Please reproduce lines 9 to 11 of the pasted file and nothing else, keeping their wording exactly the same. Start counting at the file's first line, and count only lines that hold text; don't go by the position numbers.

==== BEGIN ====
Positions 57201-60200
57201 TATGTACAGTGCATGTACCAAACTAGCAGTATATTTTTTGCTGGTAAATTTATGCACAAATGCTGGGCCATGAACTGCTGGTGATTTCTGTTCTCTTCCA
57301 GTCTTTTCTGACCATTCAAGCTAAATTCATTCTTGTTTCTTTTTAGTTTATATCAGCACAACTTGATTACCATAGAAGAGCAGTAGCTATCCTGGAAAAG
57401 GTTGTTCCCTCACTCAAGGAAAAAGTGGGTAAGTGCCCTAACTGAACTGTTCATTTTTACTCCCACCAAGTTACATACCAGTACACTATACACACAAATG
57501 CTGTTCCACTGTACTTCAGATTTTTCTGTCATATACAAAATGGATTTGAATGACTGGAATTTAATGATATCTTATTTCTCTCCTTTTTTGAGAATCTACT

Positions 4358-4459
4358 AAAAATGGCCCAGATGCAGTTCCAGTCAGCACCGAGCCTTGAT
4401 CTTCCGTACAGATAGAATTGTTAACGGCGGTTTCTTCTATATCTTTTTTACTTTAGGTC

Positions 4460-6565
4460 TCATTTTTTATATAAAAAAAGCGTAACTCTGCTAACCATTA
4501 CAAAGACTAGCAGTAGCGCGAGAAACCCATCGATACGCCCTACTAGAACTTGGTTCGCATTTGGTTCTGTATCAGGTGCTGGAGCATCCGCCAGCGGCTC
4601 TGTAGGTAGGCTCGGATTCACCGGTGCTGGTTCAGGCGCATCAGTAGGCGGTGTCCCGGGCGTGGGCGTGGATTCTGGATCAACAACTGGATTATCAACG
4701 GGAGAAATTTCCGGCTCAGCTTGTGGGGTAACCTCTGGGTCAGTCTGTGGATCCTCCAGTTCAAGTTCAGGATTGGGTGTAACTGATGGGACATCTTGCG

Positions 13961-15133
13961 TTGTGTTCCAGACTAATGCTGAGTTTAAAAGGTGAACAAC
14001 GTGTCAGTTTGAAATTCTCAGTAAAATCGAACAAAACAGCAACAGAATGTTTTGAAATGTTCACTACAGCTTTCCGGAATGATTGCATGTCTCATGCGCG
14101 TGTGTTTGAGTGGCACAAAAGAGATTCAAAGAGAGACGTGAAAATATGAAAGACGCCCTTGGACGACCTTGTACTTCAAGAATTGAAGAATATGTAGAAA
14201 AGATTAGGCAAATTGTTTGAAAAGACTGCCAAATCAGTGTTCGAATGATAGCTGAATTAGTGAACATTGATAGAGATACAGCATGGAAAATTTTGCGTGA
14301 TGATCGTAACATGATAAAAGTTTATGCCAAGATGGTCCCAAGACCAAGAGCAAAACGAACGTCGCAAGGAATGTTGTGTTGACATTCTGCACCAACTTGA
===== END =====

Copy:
Positions 4460-6565
4460 TCATTTTTTATATAAAAAAAGCGTAACTCTGCTAACCATTA
4501 CAAAGACTAGCAGTAGCGCGAGAAACCCATCGATACGCCCTACTAGAACTTGGTTCGCATTTGGTTCTGTATCAGGTGCTGGAGCATCCGCCAGCGGCTC